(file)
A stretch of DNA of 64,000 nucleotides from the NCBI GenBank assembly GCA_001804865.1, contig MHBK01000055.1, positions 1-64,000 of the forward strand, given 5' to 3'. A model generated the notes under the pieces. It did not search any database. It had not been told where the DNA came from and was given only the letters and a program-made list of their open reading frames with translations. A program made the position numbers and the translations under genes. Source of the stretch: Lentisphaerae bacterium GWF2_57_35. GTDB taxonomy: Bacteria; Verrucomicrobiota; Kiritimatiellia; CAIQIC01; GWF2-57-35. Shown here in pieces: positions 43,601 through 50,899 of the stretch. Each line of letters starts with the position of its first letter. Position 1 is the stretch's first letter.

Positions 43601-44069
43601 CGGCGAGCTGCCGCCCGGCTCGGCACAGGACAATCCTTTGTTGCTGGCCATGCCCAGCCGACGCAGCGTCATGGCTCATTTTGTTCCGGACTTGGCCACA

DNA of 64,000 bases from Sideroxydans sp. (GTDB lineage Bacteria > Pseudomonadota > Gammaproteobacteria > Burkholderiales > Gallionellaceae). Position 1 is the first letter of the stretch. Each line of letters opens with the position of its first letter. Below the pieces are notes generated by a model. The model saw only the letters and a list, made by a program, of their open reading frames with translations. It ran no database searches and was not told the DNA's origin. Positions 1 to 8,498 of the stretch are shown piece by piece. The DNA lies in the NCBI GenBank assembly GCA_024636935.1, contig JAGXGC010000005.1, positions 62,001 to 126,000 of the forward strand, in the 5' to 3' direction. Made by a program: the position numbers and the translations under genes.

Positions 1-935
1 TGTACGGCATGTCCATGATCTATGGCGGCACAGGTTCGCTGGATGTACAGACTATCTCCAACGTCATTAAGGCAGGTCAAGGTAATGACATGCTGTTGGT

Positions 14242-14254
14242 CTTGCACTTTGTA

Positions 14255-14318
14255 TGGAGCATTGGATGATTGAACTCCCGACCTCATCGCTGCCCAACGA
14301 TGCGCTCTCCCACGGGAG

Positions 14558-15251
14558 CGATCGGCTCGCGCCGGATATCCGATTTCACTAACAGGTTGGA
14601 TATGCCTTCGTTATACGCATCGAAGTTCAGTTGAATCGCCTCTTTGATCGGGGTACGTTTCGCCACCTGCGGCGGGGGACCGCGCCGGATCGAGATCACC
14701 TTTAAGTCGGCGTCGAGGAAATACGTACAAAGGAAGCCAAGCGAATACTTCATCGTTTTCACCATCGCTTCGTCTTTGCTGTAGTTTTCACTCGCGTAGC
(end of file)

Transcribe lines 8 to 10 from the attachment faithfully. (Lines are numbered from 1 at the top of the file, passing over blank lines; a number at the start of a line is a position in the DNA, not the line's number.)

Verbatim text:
14242 CTTGCACTTTGTA

Positions 14255-14318
14255 TGGAGCATTGGATGATTGAACTCCCGACCTCATCGCTGCCCAACGA